I like to think that my son looks a little like my dad. sometimes, I think he acts like him too. for instance, he has always loved baths. his grandpa (my dad) would be proud to know that his heritage of steeping in a daily bath is being carried on by his grandson. I am always careful not to mention the word “bath” because if Joel hears it, if anything at any time reminds him that baths are a thing and are even a remote possibility, boy, you won’t hear the end of it.
not that he always gets super clean in said baths. though he enjoys a good hearty steep in the tub, that’s not to say he’s the most compliant person when it comes to soap and shampoo usage. still, a good rinse is good for superficial dirt, keeps the pores open and the circulation flowing, I say.
he likes everything about baths. being naked. that’s a big one. taking in toys, bath toys and non-bath toys alike. he doesn’t discriminate. sitting under the faucet. and splashing. jumping and crashing down into the tub, though I have a firm (yeah right) “no standing in the bath tub” rule.
this morning was no exception. greg had gone out to do meals on wheels, ruth was still asleep, the baby was dozy after a diaper change and feeding, and, as usual, joel and I were the only two up in the house, greeting the day together, me standing, cup at the ready, waiting for the coffee to finish perking. joel was wandering around with a soggy diaper on, talking to himself and playing with some errant toys left on the kitchen floor from the day before. suddenly, he gasped and said, “mommy? I want a bath!” as though he’d just come up with the greatest idea since the world wide web and, clearly, I should be just as excited.
I avoided the subject, went in the other room, offered other suggestions, the usual tricks you can sometimes play on a two-year-old to make them forget what it is they are asking for. it didn’t work. “ok, joel. let me just get my coffee and i’ll give you a bath.” “YAY!!” then the bath couldn’t happen fast enough. every other second he was reminding me about the bath, asking me for the bath, pleading with me, whining at me, “mommy, I wanna take a bath right now!” finally, after what must have seemed a lifetime to joel but what I swear was not more than five minutes, we sauntered into the bathroom and I began filling up the tub. he bounded in, happy as a clam and I found my perch on the toilet lid with my cup of coffee steaming in my hand. my saving grace.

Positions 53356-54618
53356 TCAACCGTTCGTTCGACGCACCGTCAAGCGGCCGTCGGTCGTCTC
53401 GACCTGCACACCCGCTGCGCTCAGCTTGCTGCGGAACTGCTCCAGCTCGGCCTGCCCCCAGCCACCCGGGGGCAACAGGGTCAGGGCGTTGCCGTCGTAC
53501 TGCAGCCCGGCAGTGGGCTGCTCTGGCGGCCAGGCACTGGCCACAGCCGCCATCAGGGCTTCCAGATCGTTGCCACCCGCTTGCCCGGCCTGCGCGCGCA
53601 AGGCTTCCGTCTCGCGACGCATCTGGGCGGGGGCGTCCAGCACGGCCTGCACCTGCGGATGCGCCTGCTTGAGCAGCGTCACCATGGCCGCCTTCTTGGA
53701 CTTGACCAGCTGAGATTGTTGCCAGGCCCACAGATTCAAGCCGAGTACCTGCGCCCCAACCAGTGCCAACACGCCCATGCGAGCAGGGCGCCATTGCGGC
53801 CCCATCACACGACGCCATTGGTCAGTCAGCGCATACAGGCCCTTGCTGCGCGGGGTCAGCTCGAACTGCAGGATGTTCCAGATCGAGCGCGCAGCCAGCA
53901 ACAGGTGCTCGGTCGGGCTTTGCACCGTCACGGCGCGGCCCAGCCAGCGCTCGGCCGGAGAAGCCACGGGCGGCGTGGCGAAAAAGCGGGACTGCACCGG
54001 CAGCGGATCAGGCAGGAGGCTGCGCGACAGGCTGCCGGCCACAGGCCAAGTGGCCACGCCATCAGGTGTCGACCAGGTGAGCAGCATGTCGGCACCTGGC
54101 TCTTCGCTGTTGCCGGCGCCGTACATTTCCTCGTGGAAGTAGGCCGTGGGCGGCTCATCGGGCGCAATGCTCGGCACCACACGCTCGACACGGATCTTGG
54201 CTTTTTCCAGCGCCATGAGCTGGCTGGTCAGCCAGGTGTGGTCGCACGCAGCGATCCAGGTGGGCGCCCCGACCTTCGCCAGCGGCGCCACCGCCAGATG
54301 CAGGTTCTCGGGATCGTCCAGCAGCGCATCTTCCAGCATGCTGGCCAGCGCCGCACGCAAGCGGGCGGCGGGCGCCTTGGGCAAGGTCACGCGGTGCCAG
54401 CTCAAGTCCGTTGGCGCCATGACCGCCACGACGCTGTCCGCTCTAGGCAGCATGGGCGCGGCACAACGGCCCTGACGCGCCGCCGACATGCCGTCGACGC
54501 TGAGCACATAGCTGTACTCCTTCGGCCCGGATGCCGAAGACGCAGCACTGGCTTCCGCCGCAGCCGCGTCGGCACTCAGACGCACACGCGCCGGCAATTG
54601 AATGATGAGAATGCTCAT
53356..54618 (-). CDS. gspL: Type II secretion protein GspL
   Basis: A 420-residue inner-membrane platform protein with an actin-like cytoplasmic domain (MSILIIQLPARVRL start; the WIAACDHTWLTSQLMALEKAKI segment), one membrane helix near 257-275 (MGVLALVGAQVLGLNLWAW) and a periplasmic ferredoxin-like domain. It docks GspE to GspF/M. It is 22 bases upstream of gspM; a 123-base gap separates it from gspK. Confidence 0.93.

suddenly greg was home, announcing a doughnut delivery and, thinking I had read of someone doing this somewhere and feeling very smart and crafty, I offered joel his doughnut while he was still in the bath. great idea. get the healthy, nutritious (ahem) breakfast out of the way while he’s in the tub and all the crumbs will be contained in the bath and then down the drain instead of all over the living room floor like usual. pat on the back, me. I handed it to him.
it started out fine. but he’s not the most fastidious of kids, being two, and, not paying attention, he let the doughnut get drenched by the faucet water once. then twice. I was a little distraught to see a glossy sheen spreading over the top of the bath water, crumbs floating around, peppering the bath water and clouding it up. “hmm,” I thought, “maybe this wasn’t such a grand idea.” joel sure was enjoying it. what could be better? a fresh, soggy doughnut in a nice warm morning bath? the doughnut kept falling apart and eventually I had to save the last pieces from dissolving completely in the water.
eventually the bath ended, it was time to move on to more fun things, the life of a two-year-old is super busy. they can’t spare a minute from play. I scooped joel out of the tub and toweled him off. “you smell like a doughnut,” I said. he laughed and ran away. “this bath defeated it’s purpose!” I yelled to greg, “joel is dirtier now than before he went in….he’s coated in doughnut grease!” I heard greg chortle in the other room (yeah, that’s right. he chortled). I gave a sideways glance to the tub with floaters and pulled the plug, hoping for the best, but dreading what it would look like once the water drained. “nothing a little vinegar can’t cut through,” I reasoned and walked away.